Table 1. Oral health prevention and promotion services that could be provided by dental hygienists as prioritized by pediatric feeding team therapists.

  1. Provide dental care and referral for dental services.
  2. Educate team members about oral hygiene care for patients with oral hypo- and hypersensitivities.
  3. Present in-service oral health programs to team members and deliver on-site oral health intervention presentations to children, parents, and caregivers.
  4. Provide oral health assessment and monitor oral health needs.
  5. Create printed oral health-related materials/ resources for both team members and families and explain how to use special oral hygiene devices.

Table 2. Possible responsibilities of the dental hygienist on the pediatric feeding team.


• Oral hygiene (plaque biofilm removal)
• Fluoride exposure
• Risk factors for dental caries
• Risk factors for periodontal diseases
• Oral effects of gastroesophageal reflux disease
• Need for a dental home
• Existing or potential oral health problems related to the teeth
• Existing or potential oral health problems related to periodontal diseases
• Existing or potential oral health problems related to oral lesions
• Existing or potential oral health problems related to sensory disorders
• Oral health promotion and anticipatory guidance for disease prevention
• Dental cleaning intervals
• Dental sealant application
• Fluoride application intervals
• Oral health promotion and anticipatory guidance for disease prevention
• Provision of dental cleanings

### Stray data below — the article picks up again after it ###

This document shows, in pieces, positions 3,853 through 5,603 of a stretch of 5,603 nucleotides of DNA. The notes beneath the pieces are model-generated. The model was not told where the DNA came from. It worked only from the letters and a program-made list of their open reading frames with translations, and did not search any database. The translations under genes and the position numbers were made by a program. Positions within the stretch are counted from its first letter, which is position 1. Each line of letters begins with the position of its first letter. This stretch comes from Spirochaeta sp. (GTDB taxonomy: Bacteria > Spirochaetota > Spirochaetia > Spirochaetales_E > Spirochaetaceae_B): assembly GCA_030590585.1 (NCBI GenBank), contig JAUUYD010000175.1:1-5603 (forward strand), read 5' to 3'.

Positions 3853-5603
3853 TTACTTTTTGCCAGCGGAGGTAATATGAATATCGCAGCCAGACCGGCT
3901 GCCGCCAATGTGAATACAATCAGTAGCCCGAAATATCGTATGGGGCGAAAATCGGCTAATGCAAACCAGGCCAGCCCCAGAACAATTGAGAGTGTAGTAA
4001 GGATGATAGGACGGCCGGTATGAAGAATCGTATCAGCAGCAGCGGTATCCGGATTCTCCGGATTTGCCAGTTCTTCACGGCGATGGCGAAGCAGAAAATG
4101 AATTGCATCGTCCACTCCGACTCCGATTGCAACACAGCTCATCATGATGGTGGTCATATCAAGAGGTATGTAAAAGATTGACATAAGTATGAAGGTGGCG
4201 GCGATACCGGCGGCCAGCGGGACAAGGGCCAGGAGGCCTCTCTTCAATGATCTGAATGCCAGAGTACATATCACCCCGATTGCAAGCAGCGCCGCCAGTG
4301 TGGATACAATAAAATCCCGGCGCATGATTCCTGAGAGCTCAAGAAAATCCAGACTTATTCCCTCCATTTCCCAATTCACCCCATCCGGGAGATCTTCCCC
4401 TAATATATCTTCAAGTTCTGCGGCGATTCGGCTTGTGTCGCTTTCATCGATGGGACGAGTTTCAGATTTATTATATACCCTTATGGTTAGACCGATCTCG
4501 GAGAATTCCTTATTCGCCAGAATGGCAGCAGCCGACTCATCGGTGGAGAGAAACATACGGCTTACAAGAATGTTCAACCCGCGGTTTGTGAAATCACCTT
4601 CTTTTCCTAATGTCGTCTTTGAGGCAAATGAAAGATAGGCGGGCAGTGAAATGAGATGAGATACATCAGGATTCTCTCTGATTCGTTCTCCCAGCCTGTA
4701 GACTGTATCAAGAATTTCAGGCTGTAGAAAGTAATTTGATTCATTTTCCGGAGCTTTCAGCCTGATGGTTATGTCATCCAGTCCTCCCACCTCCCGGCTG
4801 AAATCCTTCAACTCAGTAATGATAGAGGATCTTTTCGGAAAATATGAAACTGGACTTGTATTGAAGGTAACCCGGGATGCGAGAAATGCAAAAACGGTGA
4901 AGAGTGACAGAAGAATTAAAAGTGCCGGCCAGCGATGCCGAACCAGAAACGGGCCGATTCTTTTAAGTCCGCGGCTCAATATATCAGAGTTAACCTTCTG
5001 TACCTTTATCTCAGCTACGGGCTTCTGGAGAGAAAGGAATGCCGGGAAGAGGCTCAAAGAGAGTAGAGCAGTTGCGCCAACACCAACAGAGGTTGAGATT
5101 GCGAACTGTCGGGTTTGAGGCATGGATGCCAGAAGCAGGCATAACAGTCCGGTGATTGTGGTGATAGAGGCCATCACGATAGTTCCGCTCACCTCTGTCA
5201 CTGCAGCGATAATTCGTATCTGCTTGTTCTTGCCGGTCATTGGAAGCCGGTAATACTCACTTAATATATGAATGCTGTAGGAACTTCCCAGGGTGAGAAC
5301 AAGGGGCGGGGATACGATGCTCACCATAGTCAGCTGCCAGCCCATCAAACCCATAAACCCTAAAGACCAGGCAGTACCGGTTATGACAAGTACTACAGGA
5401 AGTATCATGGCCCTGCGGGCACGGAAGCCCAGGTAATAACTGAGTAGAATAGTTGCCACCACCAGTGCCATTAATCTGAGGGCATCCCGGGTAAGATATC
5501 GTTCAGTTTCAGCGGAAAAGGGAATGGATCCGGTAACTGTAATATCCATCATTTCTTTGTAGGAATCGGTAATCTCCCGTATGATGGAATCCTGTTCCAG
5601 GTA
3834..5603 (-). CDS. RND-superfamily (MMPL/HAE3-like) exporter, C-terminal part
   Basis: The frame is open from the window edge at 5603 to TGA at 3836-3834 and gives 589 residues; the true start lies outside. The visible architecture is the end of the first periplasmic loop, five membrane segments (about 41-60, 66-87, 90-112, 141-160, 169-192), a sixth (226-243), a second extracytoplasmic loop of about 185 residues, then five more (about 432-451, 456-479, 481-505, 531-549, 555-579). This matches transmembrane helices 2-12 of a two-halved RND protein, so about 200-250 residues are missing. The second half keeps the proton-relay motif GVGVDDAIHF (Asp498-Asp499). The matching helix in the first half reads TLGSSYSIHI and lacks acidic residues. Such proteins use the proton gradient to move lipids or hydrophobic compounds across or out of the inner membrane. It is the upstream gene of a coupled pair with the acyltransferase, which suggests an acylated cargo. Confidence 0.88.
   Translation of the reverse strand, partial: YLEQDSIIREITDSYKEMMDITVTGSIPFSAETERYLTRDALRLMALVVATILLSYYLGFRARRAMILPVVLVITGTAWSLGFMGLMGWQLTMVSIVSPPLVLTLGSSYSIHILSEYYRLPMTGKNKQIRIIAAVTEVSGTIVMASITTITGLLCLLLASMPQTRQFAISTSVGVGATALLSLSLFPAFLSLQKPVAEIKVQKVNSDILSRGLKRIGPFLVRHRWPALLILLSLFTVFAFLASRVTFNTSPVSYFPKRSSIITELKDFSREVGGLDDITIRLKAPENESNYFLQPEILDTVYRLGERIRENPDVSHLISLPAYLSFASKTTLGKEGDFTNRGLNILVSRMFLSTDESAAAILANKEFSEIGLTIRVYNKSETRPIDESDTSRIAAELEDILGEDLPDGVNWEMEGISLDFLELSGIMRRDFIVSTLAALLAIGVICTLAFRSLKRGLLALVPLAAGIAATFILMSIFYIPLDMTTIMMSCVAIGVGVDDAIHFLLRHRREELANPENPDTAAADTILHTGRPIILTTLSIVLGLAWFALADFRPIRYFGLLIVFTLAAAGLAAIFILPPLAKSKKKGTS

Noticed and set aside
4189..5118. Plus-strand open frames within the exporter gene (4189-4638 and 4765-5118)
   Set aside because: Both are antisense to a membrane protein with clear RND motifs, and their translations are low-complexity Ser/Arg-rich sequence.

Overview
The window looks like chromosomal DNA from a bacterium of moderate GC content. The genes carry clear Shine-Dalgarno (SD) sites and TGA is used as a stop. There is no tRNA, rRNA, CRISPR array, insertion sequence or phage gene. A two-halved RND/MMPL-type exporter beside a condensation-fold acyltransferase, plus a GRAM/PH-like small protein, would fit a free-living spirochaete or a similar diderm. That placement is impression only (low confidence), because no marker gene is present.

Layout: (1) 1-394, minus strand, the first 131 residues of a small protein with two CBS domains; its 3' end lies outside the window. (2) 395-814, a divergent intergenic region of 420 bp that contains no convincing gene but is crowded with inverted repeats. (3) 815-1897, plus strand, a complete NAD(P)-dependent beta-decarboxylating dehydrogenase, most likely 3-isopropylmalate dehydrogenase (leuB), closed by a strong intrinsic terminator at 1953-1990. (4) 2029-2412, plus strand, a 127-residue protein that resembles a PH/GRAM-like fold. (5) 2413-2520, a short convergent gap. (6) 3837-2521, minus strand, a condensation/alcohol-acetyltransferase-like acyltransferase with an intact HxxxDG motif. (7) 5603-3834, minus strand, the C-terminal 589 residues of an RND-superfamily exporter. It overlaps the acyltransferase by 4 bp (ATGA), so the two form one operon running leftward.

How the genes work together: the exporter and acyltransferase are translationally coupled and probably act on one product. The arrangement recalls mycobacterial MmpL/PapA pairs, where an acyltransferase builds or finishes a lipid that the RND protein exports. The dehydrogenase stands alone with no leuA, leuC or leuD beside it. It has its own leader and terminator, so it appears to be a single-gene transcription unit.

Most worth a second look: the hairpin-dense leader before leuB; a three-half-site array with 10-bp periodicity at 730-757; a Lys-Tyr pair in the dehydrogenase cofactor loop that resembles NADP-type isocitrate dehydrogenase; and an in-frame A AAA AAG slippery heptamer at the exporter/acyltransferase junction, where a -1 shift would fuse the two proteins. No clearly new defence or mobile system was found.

• Application of fluoride
• Health promotion education to caregivers and/or feeding team members
• Coordination of referral with dental provider to establish a dental home
• Oral health outcomes
Delivery of care
• Monitoring of follow-through of referral for restorative care with dental home
• Engage in the legislative process on behalf of children with special health care needs
Educate and promote
• In-service oral health education/promotion presentations to feeding team members
• Oral health education/promotion presentations to parents/caregivers/patients served by the feeding teams
• Oral health resource materials for professionals
• Oral health resource materials for parents/caregivers
• Family-centered patient education
• Oral health education and health promotion interventions to improve oral health literacy


  1. McPherson M, Arango P, Fox H, et al. A new definition of children with special health care needs. Pediatrics. 1998;102:137–140.
  2. US Department of Health and Human Services. Oral Health in America: A Report of the Surgeon General. Available at: June 13, 2012.
  3. Casamassimo PS. Pediatric oral health interfaces background paper: Children with special health care needs; patient, professional and systems issues. Washington, DC: American Academy of Pediatric Dentistry, Children’s Dental Health Project. Available at: Accessed June 13, 2012.